Undermine donor anonymity

Direct-to-consumer DNA testing is also undermining donor anonymity around the world. It undermines the UK’s system of identity-release gamete donation whereby a donor conceived child can obtain non-identifying information about their donor from the HFEA as from age 16 and identifying donor information as from age 18. This can lead to donors being traced unexpectedly and lead donor conceived individuals, donor and families into uncharted territory.

Personal genomic information

A decision to undertake a direct-to-consumer DNA test also raises evolving issues concerning personal genomic information. How safe and protected is individual genomic information? Who has access to this genomic data? What about the commercial value and benefit derived from personal genomic data? What about the civil and human rights issues that can arise where genomic data is used to maintain law and order, aid criminal investigations and even result in population surveillance? What about the security risks associated with personal genomic data and potential impacts on certain career paths in the security sector? What happens when personal genomic data indicates serious health or genetic issues?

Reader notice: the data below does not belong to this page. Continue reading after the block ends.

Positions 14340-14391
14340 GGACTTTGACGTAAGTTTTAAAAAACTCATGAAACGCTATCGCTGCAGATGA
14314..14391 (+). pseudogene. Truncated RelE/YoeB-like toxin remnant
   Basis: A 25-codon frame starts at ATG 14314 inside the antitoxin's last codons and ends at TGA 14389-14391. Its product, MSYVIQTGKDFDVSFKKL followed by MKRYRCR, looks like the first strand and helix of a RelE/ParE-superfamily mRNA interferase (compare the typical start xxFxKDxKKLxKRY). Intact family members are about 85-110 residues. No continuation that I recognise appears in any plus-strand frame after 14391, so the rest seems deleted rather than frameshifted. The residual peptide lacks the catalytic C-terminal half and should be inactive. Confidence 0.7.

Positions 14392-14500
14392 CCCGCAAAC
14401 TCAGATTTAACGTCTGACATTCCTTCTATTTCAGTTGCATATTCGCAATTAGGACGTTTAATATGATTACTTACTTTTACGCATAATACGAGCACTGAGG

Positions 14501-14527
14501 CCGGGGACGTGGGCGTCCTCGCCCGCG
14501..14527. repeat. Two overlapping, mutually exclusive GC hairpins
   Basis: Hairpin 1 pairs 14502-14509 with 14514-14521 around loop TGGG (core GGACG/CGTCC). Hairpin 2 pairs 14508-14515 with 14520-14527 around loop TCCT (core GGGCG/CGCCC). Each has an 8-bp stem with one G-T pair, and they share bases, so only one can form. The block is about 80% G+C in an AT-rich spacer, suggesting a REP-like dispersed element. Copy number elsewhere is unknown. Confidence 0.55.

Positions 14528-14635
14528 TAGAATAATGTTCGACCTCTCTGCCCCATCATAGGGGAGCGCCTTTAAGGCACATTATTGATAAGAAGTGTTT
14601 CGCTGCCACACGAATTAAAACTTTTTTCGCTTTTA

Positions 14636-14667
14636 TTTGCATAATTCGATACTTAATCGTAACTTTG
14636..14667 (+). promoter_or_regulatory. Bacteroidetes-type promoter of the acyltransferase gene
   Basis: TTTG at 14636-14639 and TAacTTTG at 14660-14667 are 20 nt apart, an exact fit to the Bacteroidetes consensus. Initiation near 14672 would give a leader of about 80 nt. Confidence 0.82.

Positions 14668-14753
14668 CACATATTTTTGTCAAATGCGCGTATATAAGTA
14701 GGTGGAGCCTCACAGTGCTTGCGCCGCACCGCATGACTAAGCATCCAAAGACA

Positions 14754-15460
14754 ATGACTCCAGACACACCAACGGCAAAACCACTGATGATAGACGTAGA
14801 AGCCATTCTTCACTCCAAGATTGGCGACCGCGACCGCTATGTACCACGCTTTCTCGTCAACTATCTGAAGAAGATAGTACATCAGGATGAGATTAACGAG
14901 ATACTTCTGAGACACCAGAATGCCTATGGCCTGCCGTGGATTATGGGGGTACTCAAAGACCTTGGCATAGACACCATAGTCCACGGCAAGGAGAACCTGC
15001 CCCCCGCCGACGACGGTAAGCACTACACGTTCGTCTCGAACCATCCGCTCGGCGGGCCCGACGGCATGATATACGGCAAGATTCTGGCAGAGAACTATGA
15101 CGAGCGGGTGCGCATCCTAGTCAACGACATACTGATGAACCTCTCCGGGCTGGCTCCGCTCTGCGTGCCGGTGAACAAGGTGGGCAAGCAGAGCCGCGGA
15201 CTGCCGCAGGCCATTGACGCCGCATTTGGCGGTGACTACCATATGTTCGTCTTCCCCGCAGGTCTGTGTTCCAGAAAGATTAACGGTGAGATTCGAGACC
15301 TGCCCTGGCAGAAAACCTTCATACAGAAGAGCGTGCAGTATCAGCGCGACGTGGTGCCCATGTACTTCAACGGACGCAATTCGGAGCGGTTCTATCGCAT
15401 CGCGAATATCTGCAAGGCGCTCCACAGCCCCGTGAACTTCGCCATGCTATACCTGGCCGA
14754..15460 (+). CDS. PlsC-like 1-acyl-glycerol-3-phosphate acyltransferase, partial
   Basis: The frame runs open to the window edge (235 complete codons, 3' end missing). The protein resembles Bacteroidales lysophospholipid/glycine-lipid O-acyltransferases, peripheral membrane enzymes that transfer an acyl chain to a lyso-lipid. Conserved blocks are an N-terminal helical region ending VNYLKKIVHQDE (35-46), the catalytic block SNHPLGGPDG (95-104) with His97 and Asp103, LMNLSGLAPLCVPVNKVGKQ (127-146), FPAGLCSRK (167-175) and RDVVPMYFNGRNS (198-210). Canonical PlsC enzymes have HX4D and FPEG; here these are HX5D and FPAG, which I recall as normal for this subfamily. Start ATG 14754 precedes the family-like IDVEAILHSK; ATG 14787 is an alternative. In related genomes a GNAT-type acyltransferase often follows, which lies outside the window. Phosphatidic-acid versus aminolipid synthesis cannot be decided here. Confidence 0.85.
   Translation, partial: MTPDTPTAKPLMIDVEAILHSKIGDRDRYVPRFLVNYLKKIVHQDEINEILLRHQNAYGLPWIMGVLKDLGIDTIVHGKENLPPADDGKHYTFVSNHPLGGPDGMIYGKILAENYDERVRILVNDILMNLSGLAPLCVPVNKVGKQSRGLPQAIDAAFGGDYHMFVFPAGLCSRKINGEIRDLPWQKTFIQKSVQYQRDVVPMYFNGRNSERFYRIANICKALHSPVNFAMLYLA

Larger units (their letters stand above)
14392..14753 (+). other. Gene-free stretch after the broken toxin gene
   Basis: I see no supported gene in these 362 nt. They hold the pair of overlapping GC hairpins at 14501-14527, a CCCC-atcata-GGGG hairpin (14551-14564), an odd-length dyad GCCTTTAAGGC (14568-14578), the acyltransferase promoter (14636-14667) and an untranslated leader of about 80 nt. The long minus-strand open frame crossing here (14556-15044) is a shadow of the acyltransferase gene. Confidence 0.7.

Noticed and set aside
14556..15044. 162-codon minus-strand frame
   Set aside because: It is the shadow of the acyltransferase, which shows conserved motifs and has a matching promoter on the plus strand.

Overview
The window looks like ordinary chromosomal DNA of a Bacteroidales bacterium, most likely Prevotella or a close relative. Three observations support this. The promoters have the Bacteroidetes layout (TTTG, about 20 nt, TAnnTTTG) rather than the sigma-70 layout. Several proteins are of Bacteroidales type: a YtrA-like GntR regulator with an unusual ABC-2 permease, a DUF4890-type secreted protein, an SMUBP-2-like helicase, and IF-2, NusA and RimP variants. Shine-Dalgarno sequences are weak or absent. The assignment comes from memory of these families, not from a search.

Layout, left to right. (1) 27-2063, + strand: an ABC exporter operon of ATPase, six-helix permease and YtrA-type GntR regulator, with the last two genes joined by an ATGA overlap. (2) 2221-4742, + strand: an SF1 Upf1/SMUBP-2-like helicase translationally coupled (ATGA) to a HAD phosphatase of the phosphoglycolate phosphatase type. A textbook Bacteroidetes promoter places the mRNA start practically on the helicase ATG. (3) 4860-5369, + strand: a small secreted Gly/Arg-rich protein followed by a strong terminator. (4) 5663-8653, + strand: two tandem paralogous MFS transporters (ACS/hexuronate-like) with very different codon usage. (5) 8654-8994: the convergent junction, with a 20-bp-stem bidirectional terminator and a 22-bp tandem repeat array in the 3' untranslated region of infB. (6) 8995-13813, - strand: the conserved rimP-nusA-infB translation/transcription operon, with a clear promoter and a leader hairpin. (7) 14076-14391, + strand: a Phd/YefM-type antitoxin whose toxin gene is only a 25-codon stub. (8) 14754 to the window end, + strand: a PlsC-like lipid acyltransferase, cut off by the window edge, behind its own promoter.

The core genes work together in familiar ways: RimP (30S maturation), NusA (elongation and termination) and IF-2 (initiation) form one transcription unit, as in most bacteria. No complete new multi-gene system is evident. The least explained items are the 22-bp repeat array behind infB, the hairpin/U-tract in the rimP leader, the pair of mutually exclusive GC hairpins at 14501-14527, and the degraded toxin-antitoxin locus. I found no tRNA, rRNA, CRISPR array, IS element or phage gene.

Specialist legal advice

Given the rapidly evolving landscape associated with DNA testing, it is important to obtain specialist legal advice to identify, manage and resolve the complex and far-reaching legal and practical issues and outcomes. It can:

  • Advise on options for opening and managing dialogue with biological parents and relatives.
  • Provide expert legal advice in respect of legal parentage claims.
  • Advise, represent or defend individuals in an application for a declaration of parentage.
  • Advise and assist in applications to rectify a birth certificate (add or remove a parent’s name).
  • Resolve a dispute about paternity/legal parentage and financial provision for a child or individual.
  • Create a bespoke legal action plan to proactively manage complex family situations and dynamics.

Do you need help dealing with a biological and legal parentage dispute or the results of a DNA test? If you would like to discuss your situation or you would like specialist legal parentage, fertility and family law advice contact Louisa Ghevaert by email louisa@louisaghevaertassociates.co.uk  or by telephone +44 (0)20 7965 8399.